Missionary finds reward amid muck of earthquake, tsunami disaster area
For much of Japan, the word “Fukushima” has become taboo, reflecting the taint of a nuclear disaster.
Missionary Christina Huber can hardly wait to get back to it, though.
She and her husband, Tim, who are supported by Canyon View Vineyard Church in Grand Junction, hope to continue their work in Fukushima for at least another year.
Huber, 60, still remembers fondly mucking out the yard of a badly damaged house in Iwaki City in the Fukushima prefecture, about 30 miles from the melted-down reactors along the Japanese coast, not long after the catastrophic earthquake and tsunami of March 11.
Under the watchful eye of the suspicious owner of the house who questioned why Huber was at what was left of her doorstep, Huber dug out piles of sand, shattered glass and myriad other debris. She was sweaty and thirsty, the water smelled like a sewer, the air bore a whiff of rot, and her traumatized hostess was none too friendly, Huber said.
The woman stared at her with eyes just peeking over a face mask, eyes that Huber said she can’t forget, and, again, “She asked me why I was there.”
Huber was ready.
“I said, ‘God told me to come here,’ ” Huber said, recalling she still was shoveling sand. “If I needed help, I’m sure that you would help me, too, right?”
The woman didn’t exactly break down, but she did consent to let Huber into what was left of her backyard and continue her work cleaning. Eventually, she allowed Huber to pray for her.
That was but one of a multitude of moments Huber said she can’t wait to experience anew in Fukushima.
One of the people she knows there is related to a man who is one of the so-called Fukushima 50, employees who volunteered to remain at the power plant after the tsunami to limit the damage to the nuclear reactors that supply much of Japan’s electricity.
Huber was at a grocery near Tokyo when the earthquake first struck.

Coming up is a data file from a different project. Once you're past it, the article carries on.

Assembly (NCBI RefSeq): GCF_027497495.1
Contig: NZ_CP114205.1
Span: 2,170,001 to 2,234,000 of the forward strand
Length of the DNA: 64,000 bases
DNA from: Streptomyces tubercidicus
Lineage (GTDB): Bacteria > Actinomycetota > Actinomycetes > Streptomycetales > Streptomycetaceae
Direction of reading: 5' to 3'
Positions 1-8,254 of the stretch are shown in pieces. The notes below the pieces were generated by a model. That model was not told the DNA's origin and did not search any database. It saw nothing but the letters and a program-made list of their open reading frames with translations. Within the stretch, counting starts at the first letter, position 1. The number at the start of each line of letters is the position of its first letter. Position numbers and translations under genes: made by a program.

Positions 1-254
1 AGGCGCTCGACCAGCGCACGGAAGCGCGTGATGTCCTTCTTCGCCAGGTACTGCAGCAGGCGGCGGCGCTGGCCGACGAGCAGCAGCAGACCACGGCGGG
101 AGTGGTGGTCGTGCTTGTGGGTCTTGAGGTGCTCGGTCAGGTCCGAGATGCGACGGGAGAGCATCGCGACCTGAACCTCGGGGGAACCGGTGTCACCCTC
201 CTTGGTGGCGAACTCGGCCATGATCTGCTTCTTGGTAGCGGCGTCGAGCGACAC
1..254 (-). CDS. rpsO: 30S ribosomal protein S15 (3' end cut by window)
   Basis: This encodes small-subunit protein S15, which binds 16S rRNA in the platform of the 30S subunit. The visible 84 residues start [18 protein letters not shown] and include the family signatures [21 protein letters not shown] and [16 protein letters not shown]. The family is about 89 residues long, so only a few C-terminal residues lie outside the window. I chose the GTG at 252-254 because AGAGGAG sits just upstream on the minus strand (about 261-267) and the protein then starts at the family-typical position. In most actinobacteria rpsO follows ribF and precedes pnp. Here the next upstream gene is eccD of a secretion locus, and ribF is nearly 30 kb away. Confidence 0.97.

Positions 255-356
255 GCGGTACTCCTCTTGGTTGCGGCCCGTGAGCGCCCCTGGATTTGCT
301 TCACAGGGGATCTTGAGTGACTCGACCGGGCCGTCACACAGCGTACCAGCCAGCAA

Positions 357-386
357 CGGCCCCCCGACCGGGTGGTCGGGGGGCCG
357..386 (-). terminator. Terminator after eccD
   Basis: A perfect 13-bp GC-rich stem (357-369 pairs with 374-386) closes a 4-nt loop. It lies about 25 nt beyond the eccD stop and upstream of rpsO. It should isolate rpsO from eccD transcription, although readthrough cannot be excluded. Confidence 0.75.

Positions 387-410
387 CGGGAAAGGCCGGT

“It feels like you’re on a big boat” rolling in heavy seas “with things falling all around,” Huber said.
Though aftershocks rattled the island, members of her congregation, which gathered in the first floor of her building, made their way to the church and began looking for ways to help.
Soon they settled on Fukushima because other people were avoiding it, she said.
“Nobody wanted to go to Fukushima” because of the radiation, she said.
No one but Huber and the members of her church, that is.
In Iwaki City, the church members found a vast swath of destruction. Houses and other buildings were reduced to piles of lumber. The residents were devastated, unable to take in the level of damage. Many had been along the shore where they were retrieving bodies, “so many of them children,” Huber said, wiping tears from her eyes.
Huber and the other volunteers remained in the city despite orders to evacuate, she said.
“This is where we’re needed,” she said the group decided.
In any case, many of the residents also remained, she said.
“You can’t evacuate if you have nowhere to go,” she said.
The group did set up a Geiger counter and listened for it to tick off higher radiation levels.
“It never got real high,” she said.
At one point, they were told winds would scatter radioactive material above them overnight, only to wake up the next day and learn the winds shifted, taking the cloud to sea.
For them, the change of wind was proof they were under God’s protection and doing his work, Huber said.
This morning, Huber left Grand Junction, where she also visited one of her daughters, Sarah Walgren, to return to Japan and resume her work.
Huber said she can’t wait to continue helping in Fukushima.
“If somebody gave me a choice between doing this and going to Disneyland,” she said, “I would choose this every time.”